General

A Guide to What to Plant By Season

It’s summer – you just got your new allotment, and everything is in full bloom or already flowered and you feel you’ve missed the boat. And you have to some extent, but that’s not to say it’s time to down tools and give up until next year. The soil has only just reached that sweet spot that many plants need to grow, so while you may have missed out on starting seeds indoors, there are many plants that still need your attention.

Seasonless growing

Of course, much of this issue of timing need no longer be a problem for the keen home-grower. The increasing availability of hydroponic growing equipment, with a little practice and the right hydroponic nutrients, extends the growing season well beyond the constraints of traditional gardening. There are more ways than one to get the fresh taste of newly picked produce that need never see the inside of a refrigerator.

Get your beanpoles out

While your neighbours’ French Beans and Runners may already be flourishing, it’s common to do another sowing at this time of year in any available space – so you haven’t yet missed out on this summer favourite. A crop of peas might also still make it through before the frost, although it is quite late for them.

Go carrot mad

Carrot cake. If there’s no other incentive, there you have it. There’s still plenty of time to get a good crop of carrots from fast-maturing varieties like Adelaide and Amsterdam Forcing.

Direct Sow Winter salad veg in early-to-mid summer

If you can manage it by the end of July, sow beetroot outside to catch the autumn harvest. Summer is also the time to sow perpetual spinach for harvest in the winter months. Sow endive now to use up any blank spots for an interesting salad leaf that adds an authentic Italian flavour for your autumn and winter meals.

Wait until mid-summer or later before sowing Pak choi, as it tends to bolt if planted sooner. Corn salad and land cress should also be sown now. Direct sow your turnips now for harvest after 60 days.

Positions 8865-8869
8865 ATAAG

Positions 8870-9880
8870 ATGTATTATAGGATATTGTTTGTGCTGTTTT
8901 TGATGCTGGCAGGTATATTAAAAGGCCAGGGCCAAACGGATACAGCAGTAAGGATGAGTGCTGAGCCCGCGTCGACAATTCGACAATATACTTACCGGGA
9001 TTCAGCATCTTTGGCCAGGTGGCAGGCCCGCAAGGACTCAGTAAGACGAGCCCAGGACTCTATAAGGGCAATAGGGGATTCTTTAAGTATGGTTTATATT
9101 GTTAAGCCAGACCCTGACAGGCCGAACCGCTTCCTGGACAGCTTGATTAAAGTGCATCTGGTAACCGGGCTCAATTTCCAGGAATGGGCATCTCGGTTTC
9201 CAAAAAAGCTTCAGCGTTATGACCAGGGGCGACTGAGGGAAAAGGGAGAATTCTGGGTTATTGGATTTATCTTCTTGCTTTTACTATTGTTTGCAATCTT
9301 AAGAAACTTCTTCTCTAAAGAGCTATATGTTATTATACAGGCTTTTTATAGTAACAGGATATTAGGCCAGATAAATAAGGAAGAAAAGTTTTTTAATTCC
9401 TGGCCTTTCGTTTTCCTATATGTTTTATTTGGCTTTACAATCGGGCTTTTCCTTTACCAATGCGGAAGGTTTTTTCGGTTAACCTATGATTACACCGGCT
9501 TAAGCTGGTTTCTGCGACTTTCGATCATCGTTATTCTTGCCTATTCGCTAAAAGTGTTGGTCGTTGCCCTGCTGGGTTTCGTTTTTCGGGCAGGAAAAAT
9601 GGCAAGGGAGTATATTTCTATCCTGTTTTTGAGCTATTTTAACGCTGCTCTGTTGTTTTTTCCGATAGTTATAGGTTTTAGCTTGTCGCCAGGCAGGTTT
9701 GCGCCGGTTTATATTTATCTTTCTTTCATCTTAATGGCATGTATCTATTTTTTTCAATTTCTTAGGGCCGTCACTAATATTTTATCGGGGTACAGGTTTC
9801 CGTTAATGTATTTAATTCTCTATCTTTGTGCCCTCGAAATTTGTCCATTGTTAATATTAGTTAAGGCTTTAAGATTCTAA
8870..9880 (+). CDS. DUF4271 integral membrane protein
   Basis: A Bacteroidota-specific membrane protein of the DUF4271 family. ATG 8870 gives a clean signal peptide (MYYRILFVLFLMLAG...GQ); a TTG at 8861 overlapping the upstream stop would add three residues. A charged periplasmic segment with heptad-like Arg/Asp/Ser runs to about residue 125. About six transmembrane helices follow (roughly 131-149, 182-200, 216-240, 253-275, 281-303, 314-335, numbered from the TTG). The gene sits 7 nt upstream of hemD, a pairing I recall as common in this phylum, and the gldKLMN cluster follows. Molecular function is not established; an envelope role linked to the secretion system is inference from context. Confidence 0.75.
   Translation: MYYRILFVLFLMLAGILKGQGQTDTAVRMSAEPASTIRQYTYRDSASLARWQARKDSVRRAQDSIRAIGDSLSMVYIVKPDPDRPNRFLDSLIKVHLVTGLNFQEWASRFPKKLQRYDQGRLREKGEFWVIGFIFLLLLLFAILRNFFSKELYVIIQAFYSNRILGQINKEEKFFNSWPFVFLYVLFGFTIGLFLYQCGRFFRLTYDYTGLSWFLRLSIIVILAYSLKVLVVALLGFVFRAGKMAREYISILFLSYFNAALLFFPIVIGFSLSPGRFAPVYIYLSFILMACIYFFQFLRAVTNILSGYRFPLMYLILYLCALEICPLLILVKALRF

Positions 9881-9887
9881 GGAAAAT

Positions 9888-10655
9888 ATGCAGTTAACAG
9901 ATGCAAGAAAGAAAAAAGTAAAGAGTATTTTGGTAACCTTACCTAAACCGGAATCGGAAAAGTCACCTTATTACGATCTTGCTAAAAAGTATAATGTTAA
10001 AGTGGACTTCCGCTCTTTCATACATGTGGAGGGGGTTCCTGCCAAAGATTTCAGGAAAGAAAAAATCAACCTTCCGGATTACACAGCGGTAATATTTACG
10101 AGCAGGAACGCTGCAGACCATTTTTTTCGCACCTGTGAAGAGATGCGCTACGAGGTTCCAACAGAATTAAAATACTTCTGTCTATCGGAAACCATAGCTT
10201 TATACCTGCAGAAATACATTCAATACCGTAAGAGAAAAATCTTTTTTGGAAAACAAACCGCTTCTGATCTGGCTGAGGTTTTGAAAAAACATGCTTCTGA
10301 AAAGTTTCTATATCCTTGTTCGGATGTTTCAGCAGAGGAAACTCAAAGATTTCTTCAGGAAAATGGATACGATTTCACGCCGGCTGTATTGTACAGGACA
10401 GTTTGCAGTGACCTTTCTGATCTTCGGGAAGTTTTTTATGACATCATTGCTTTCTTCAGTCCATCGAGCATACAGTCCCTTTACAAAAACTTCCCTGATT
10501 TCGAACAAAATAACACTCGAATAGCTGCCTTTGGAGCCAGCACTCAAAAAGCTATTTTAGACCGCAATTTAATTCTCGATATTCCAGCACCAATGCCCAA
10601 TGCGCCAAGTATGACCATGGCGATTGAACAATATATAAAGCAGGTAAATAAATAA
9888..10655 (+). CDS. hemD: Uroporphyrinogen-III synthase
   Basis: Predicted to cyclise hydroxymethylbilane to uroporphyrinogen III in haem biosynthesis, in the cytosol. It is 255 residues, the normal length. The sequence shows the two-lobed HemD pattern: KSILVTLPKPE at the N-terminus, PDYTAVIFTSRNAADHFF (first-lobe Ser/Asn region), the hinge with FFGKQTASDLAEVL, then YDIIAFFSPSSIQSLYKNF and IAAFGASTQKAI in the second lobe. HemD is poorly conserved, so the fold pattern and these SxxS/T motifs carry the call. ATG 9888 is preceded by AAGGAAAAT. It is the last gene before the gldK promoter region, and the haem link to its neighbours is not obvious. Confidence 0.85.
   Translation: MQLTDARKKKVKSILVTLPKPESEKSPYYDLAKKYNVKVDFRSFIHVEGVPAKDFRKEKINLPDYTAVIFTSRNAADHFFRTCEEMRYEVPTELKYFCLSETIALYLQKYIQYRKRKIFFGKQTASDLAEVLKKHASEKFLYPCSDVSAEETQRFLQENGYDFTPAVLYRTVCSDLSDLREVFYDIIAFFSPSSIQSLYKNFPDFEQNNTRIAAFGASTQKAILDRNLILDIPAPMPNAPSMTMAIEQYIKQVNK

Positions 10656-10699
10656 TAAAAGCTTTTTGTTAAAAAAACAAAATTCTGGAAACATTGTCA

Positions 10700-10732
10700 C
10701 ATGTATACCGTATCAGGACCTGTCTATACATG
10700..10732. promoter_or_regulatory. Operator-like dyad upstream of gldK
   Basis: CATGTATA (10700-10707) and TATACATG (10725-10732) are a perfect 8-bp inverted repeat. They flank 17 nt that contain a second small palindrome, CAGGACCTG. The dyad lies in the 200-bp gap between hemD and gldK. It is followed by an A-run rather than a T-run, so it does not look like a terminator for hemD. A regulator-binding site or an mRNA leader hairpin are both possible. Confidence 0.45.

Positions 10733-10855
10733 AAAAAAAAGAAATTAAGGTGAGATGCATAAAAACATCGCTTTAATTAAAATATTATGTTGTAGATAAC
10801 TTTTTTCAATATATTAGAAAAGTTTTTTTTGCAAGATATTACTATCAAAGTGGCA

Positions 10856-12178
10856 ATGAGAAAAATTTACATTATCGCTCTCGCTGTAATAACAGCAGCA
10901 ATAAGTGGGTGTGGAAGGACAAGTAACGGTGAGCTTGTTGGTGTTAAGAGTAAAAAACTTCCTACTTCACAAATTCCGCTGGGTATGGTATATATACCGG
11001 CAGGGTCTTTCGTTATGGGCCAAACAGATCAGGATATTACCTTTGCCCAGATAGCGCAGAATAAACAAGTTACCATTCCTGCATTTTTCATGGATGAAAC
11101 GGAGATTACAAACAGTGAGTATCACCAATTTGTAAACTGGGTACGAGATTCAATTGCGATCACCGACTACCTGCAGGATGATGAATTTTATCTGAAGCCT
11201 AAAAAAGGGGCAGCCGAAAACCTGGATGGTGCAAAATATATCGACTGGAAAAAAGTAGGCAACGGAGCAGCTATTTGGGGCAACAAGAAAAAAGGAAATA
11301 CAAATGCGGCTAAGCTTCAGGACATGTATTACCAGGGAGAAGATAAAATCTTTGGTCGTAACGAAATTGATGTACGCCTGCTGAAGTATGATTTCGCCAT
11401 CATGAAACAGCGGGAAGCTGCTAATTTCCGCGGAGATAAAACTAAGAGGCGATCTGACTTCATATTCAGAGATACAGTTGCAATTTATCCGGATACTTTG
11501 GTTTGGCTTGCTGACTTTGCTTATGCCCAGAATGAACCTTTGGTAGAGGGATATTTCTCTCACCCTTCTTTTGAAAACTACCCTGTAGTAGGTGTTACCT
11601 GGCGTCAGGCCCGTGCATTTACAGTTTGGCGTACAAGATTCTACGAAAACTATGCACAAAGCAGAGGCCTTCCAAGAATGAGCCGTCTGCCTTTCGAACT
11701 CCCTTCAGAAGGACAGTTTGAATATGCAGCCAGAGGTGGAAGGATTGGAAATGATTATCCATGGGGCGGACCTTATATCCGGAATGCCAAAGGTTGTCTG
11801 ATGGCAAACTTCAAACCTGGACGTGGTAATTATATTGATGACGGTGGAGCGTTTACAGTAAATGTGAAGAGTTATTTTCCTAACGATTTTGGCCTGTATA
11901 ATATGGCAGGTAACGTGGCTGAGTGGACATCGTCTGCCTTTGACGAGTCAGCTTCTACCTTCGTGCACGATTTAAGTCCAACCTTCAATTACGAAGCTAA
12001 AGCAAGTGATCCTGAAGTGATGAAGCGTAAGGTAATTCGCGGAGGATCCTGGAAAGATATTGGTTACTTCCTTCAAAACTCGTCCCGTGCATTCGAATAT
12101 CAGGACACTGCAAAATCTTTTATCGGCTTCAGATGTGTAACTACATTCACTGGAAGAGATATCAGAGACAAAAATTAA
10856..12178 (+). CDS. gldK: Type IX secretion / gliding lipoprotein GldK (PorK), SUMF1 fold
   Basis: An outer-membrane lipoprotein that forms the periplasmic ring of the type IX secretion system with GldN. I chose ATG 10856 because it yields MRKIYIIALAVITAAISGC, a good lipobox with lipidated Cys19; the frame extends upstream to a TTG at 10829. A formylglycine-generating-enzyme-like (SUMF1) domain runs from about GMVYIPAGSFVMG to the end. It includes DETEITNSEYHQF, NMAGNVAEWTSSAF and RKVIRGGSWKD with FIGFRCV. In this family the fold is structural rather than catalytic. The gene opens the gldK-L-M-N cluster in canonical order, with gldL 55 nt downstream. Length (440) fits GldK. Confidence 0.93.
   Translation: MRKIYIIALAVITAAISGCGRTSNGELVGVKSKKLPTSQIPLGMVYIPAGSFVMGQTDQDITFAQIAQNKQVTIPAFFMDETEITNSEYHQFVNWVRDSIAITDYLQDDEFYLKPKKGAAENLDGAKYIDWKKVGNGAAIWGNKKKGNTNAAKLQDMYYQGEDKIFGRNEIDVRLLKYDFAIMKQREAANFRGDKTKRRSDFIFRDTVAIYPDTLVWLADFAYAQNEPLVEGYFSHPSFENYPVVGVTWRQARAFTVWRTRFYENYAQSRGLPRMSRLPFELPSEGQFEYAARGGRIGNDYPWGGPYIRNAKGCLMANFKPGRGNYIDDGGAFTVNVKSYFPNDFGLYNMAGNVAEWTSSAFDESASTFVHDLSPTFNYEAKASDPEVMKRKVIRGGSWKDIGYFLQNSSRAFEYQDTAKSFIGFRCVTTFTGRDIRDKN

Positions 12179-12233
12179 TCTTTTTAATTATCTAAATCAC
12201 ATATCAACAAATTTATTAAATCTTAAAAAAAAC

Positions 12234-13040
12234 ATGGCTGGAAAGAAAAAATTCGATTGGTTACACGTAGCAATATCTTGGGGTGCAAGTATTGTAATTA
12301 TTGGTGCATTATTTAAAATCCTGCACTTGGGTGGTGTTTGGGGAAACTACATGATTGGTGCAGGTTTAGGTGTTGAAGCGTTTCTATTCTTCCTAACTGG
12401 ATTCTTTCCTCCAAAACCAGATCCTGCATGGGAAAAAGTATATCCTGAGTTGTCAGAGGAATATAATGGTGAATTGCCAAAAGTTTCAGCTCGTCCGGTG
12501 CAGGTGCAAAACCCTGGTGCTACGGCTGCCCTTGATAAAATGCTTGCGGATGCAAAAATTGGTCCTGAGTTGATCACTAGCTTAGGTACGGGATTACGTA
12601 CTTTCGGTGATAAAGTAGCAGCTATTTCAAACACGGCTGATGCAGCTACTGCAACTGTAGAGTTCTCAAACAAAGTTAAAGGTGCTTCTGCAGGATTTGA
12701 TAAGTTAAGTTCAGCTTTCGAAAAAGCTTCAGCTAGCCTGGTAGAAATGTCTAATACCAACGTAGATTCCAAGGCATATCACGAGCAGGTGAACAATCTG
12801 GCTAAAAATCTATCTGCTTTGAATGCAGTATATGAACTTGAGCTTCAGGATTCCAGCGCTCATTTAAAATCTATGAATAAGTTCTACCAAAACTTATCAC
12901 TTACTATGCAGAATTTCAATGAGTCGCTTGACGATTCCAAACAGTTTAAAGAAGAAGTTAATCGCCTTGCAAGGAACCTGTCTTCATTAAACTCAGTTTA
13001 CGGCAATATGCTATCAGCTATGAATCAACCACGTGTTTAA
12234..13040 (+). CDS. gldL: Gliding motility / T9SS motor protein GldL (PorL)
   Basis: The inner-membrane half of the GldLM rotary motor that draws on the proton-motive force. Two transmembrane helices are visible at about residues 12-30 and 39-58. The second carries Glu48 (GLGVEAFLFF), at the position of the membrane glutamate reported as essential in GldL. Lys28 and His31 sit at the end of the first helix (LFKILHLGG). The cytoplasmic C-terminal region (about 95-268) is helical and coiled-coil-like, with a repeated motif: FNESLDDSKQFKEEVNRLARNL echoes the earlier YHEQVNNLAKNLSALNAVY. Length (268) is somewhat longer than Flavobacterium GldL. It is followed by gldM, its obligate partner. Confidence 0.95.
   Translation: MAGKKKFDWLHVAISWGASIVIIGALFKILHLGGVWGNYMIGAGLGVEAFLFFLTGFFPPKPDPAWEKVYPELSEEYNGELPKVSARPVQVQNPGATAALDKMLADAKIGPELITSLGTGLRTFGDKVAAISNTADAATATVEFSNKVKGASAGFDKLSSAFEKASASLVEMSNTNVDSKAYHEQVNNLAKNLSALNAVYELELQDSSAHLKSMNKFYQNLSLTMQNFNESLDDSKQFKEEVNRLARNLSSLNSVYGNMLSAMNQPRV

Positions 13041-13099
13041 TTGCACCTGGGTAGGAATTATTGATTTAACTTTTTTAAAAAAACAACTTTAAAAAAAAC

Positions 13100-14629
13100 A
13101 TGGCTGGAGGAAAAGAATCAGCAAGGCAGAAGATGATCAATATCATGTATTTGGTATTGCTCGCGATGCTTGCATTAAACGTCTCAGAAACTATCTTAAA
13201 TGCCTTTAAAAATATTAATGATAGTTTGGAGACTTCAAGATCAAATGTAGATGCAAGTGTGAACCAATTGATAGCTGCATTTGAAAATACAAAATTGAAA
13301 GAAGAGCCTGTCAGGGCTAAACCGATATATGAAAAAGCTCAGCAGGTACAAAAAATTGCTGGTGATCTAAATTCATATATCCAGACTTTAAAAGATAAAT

Repeat sowings

Keep a good little production line of small repeat sowings going for radishes, lettuce and other salad leaves, along with your favourite variety of fast-growing spring onions,

Christmas Sprouts

While many Brussels Sprout plants require an early summer planting, there are later varieties and some unusual hybrids available that you can still take advantage of in time to ensure additions to the Christmas dinner. Sprouts can also be grown in pots and under glass to give them extra protection.

If you’ve a frost free-greenhouse or a cool conservatory, it’s also possible to grow a crop of potatoes in a container over the 12 weeks before the Christmas season, according to the Royal Horticultural Society.

Overwinter

There are lots of jobs still to come on on your vegetable plot. Midsummer is a good time to research and pre-order your autumn-planting shallots and onions. Garlic is also popular for growing over winter, as like onions, it has a long growing season and won’t be ready to harvest until the following year.

The Asparagus that keeps on giving

Autumn is a great time to start an asparagus bed. These perennial plants need a permanent spot, and a good bit of preparation will keep you in with these seasonal treats for up to thirty years. They need a good amount of space, and an occasional check on soil quality, but are otherwise very low maintenance.